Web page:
In 2011, like thousands of other U.S. schools, Fairfield Senior High School in suburban Cincinnati was facing a budget crisis. In response, among other cutbacks, the school board voted in March to eliminate school bus services for high school students for the 2011-2012 academic year, a move that would save the district $300,000 a year. This wasn’t the first time the district’s school board felt forced to address funding shortfalls by eliminating bus services.
In 2009, NJN Public Television and Radio produced a documentary, Green Builders, spotlighting four pioneering green building projects. One was a school--the Willow School in Gladstone, New Jersey. Built in 2003 according to sustainable practices, the school sits on a 34-acre site. It is an idyllic environment, with natural meadows, butterfly gardens, and hedgerows as well as a constructed wetlands that provides a natural filtration system for wastewater. The school building, which has a traditional but rustic quality, is filled with natural light.
Education has long been considered the great equalizer in American society and is viewed by many as the cornerstone of American meritocracy. Our country has long believed that providing free public education will help level the playing field for K-12 students--creating opportunities across income, racial, and ethnic groups.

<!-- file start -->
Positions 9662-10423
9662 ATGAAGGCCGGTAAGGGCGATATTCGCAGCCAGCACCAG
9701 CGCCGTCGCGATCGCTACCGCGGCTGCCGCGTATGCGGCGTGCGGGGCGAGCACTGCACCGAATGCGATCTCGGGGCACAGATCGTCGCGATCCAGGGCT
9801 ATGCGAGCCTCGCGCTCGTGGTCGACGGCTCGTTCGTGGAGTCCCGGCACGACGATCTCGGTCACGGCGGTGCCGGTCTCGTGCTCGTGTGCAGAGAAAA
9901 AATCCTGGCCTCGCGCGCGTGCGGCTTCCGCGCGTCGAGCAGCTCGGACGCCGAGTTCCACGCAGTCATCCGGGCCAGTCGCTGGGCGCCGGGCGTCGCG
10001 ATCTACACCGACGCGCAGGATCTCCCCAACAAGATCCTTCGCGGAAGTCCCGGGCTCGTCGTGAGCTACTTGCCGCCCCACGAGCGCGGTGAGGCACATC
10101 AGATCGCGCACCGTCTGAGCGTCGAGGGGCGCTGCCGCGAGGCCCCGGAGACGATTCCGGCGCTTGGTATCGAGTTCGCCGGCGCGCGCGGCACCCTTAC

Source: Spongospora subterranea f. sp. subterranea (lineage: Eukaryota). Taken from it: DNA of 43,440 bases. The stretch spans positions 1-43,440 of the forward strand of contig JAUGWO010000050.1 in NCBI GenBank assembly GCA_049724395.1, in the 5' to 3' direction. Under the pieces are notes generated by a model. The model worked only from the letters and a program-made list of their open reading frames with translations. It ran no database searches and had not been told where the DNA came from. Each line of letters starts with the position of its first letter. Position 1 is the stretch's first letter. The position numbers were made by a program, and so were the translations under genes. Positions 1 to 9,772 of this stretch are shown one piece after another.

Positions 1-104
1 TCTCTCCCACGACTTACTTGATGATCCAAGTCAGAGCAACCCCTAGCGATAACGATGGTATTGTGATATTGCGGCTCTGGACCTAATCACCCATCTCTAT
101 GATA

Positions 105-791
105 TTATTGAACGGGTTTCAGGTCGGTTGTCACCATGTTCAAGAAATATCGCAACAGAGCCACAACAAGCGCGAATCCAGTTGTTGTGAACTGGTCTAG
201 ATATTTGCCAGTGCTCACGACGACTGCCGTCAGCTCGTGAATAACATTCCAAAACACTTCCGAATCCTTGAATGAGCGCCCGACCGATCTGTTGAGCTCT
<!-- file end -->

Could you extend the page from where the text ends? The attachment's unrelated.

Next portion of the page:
Every real estate agent knows what surveys and studies confirm: The quality of public schools influences where people buy a home and what they pay for it. Regardless of whether they have children, buyers care about the reputation of the schools because they know that schools directly affect a community’s vitality as well as its property values. “The demand for homes is simply greater in neighborhoods with high quality public schools, and higher demand translates into higher home prices,” says REALTOR® Chris Wilson of Laurel, Mississippi.
Whether consulting on investment opportunities, working with an economic development authority on a redevelopment project, or helping fill a vacant space for a building owner, RPR Commercial assists you in determining what businesses would be appropriate for a given location by looking at consumer spending data and seeing what business types are being underserved in the area.
Placemaking, simply deﬁned, is a way to transform a space where no one goes or avoids - i.e. a vacant lot - to a vibrant place where the community gathers and returns again and again, a farmer’s market, for example. NAR launched a Placemaking Initiative in 2013, introducing a Placemaking Guide, funding through a Placemaking Micro-grant and a series of educational webinars.